The bill is identical to legislation that Booker previously introduced on December 16, 2019. Legislative Bulletin noted at that time that “It is unlikely that Congress will take any significant action on Senator Booker’s proposal: many provisions of the Act are opposed by Republicans and Democrats alike, and were largely ignored during Congressional debate on the Farm Bill.” Indeed, the bill never received a hearing in the Senate.
CCA affiliate the National Cattlemen’s Beef Association (NCBA) released a blistering statement in response to the newly-reintroduced legislation, calling it “the kind of broad, jumbled mess you get when you’re more focused on Twitter and talking points than the sound legislating rural Americans need.” NCBA’s statement further noted that “95 percent of cattle raised in the United States visit a feedyard. Feeding operations aren’t antithetical to small, family-owned farms and ranches — they’re part and parcel of the same, symbiotic supply chain that produces the most nutritious, sustainable beef in the world.”
CCA is tracking the Farm System Reform Act of 2021 and will keep you informed on developments (if any) regarding Sen. Booker’s legislation.
USDA Soliciting Public Input on Meat Processing Infrastructure
As previously detailed in Legislative Bulletin, President Joe Biden’s July 9 Executive Order on Promoting Competition in the American Economy and a subsequent U.S. Department of Agriculture (USDA) press release announcing the agency’s intention “to make significant investments to expand processing capacity and increase competition in meat and poultry processing to make agricultural markets more accessible, fair, competitive, and resilient for American farmers and ranchers.” USDA’s announcement included a commitment of “$500 million in American Rescue Plan funds to expand meat and poultry processing capacity.”
Now, USDA is soliciting public feedback on how it should invest those $500 million in funds. On July 16, the agency filed a request for public comment in the Federal Register “seeking input from the public on how to invest an estimated $500 million of American Rescue Plan funds to improve infrastructure, increase capacity, and hasten diversification across the processing industry.”
The request for public feedback poses several specific questions within six broad categories: (1) general considerations, (2) fair treatment of farmers & workers and ownership considerations, (3) loans and other financing considerations, (4) grant considerations, (5) technical assistance considerations and (6) partnerships and combined funding considerations.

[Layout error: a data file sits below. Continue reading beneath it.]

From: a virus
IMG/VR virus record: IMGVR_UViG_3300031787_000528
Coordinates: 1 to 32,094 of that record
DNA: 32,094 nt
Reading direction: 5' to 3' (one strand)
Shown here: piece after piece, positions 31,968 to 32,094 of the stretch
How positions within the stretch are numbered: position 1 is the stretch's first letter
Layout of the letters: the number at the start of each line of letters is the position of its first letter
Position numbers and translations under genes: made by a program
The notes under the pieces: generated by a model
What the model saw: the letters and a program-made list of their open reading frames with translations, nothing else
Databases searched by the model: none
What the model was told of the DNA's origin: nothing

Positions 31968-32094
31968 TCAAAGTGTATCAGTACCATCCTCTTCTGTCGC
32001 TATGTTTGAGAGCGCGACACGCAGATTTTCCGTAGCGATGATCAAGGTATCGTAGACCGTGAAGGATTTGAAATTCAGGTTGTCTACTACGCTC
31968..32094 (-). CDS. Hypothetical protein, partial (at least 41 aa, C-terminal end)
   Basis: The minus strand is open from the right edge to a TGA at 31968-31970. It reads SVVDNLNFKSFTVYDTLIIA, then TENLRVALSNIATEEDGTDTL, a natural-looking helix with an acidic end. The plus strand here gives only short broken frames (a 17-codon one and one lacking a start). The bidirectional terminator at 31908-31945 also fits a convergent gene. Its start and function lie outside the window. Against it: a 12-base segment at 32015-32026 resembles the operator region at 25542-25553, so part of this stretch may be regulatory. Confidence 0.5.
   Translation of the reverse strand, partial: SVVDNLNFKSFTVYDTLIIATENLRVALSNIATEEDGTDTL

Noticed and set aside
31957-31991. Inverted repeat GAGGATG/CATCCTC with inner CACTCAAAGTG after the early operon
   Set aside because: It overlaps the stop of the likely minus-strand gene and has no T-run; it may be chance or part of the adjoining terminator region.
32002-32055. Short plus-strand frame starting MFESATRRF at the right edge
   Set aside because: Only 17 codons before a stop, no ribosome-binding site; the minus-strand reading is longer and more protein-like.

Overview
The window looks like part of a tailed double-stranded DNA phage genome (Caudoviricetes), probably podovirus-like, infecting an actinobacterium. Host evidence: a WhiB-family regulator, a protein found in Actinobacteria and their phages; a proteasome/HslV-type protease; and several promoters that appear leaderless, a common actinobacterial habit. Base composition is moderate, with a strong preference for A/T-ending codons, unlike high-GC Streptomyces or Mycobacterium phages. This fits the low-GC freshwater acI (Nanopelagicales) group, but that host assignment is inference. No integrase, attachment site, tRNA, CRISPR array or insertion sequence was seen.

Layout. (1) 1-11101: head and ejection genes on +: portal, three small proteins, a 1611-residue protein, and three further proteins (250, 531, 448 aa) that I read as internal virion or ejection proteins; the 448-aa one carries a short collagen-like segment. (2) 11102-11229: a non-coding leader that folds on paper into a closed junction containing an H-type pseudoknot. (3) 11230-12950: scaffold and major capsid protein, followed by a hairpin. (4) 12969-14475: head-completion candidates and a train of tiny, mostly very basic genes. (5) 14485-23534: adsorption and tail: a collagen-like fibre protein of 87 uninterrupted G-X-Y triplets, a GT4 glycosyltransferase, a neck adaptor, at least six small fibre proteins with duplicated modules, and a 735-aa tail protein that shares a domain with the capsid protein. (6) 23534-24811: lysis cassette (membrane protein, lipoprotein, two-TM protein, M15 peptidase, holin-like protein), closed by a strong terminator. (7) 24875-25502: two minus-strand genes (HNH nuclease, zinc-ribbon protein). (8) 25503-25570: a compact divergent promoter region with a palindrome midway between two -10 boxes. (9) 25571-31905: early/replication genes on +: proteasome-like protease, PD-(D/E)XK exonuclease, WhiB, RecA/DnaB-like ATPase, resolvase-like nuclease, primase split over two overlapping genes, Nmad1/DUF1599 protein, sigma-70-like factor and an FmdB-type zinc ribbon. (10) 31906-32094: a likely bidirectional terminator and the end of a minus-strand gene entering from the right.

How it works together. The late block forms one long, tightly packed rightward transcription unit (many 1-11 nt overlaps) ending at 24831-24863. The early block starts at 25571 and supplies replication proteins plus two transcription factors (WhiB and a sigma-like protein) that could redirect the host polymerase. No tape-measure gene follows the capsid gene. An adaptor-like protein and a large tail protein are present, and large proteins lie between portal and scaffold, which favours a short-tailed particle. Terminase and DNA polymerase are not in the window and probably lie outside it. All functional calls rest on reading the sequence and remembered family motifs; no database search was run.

Comments are due to USDA no later than August 30, and can be submitted here by clicking “Comment” in the upper left hand section of the page.
Finally, USDA will be scheduling a series of stakeholder meetings on this topic; CCA will keep members apprised of those meeting times as information becomes available.
LAST CHANCE: FSA Seeking Nominees for County Committee Members
Last month USDA’s Farm Service Agency (FSA) announced it was starting to accept applications for county committee members. “Elections will occur in certain Local Administrative Areas (LAA) for these members who make important decisions about how federal farm programs are administered locally,” an FSA press release states. “All nomination forms for the 2021 election must be postmarked or received in the local FSA office by Aug. 2, 2021.”
According to the release, “Agricultural producers who participate or cooperate in a USDA program, and reside in the LAA that is up for election this year, may be nominated for candidacy for the county committee. A cooperating producer is someone who has provided information about their farming or ranching operation to FSA, even if they have not applied or received program benefits.”
To learn more about the committee elections click here and to find out if you are located in an LAA with an election happening this year contact your local FSA office; you can find contact information for your local FSA office here.